Russian White-fronted Geese
It was one of those mornings we had this winter when a foggy grey blanket hung heavily overhead.
Some nearby house lights pierced the murk but I could not see beyond them.
On such a morning birds get confused and disorientated. In the garden a flock of over 100 dark shapes launched from their perches in the crown of an oak tree.
But seemingly they could not work out where to go and quickly always returned. This happened a few times until blue sky appeared and these Starlings moved on.
Birders love a bit of fog because it can usher in surprise visitations from birds who lose their way far from home. So I half expected something exciting to happen.
It did not take long to hear that an extremely scarce species to Surrey had landed just over the Waverley border, in Mole Valley. And in some numbers.
My birding friend Mark Davis had been out walking in the strong winter sunshine later that day and picked out as many as 46 grazing in a field. Geese!
© Richard Waters
But not just any old Geese. They were Russian White-fronted Geese and had arrived here after a long journey from their breeding grounds in the tundra of European Arctic Russia and northwest Siberia.
I found a presumably displaced individual in a Cranleigh field one January among the regular Greylag and Canada Geese and people travelled from miles to view it. But a large flock such as this was a county first for many observers.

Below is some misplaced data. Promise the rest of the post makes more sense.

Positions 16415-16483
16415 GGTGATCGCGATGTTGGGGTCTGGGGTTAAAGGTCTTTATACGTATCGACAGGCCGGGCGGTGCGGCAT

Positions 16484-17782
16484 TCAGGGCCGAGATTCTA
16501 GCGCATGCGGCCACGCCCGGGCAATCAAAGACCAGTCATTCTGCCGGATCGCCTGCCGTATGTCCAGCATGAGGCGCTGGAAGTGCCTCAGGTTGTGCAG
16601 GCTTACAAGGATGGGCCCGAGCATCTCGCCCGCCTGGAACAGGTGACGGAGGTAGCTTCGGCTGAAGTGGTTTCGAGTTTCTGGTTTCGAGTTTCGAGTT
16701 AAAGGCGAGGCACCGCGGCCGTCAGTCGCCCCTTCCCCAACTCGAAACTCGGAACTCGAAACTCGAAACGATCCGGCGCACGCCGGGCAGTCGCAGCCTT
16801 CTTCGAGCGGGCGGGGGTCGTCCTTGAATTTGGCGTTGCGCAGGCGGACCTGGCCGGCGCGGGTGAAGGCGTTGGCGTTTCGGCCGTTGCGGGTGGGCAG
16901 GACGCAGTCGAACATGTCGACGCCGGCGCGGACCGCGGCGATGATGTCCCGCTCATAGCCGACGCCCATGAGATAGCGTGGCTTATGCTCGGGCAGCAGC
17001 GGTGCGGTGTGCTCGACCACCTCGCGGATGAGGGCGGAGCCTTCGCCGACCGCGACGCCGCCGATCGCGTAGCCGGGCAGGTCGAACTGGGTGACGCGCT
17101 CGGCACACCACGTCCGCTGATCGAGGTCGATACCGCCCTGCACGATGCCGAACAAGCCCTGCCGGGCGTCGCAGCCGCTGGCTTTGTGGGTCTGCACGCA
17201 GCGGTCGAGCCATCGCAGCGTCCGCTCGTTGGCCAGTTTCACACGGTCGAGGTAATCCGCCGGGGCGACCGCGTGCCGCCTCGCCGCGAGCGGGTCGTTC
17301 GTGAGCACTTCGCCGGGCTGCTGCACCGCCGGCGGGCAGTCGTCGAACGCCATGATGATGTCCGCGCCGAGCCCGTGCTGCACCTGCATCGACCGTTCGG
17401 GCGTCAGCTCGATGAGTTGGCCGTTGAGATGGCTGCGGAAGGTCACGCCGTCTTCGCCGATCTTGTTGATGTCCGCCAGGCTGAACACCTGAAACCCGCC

Next day the birds were still viewable from a public footpath and I was surprised to see how tame many of them were. They gorged fearlessly on grass within yards of a farm worker who appeared oblivious to their true identity as he tackled a hedge.
The number of Russian White-fronted Geese reaching these shores has been falling for many years. They are more usually expected in the wilds of Kent or the floods alongside the Severn estuary. Any big flocks recorded in Surrey tend to be flyovers and not on the deck as these birds were.
Fortunately, they stayed around long enough to be seen by many observers and remained in the vicinity well into January in the company of big numbers of local geese, up to 370 Greylags, over 500 Canadas, 84 Egyptians and one feral Barnacle.
And our visitors were not alone. They were among several hundred Russian White-fronted Geese who landed in south-east England after overshooting their continental wintering areas thanks to easterly winds and that well-timed fog.
Other groups were subsequently located elsewhere in Surrey including Barnes, Burpham, Clapham Common, Godalming, Holmethorpe, Merstham, Richmond Park, Ripley, Thursley, Unstead, and Wimbledon Park. And Cranleigh or nearby villages? Who knows?
Russian White-fronted Geese (smallest birds in foreground) with local Surrey Canadas and Greylags © Richard Waters
Maybe some had flown right over us but before the third lockdown I went on wild goose chases on various days to see if any had decided to stay and were living secretly in our midst.
Perhaps those mixed flocks of more than 300 geese, who earlier this winter and in the autumn were noisily flying over the Ewhurst Road area on their way to roost each night, were acting as cover for a Russian….
Several times I found where the geese were feeding during the day. There were Canadas, our largest goose, and Greylags, but not the tinier target bird which as an adult has – you guessed it – a white front between the base of its bill and head and also distinct darkbands across its belly.
Several people have commented on the impressive spectacle of these ‘migrating’ geese but they are not going far. Just back to roost after a day’s feeding.
With Spring still some way off it is likely that a few of those Russians are still out there. So if you get a chance to spy a group of geese closely this month on your daily exercise then check them out for what the skies brought in from the cold.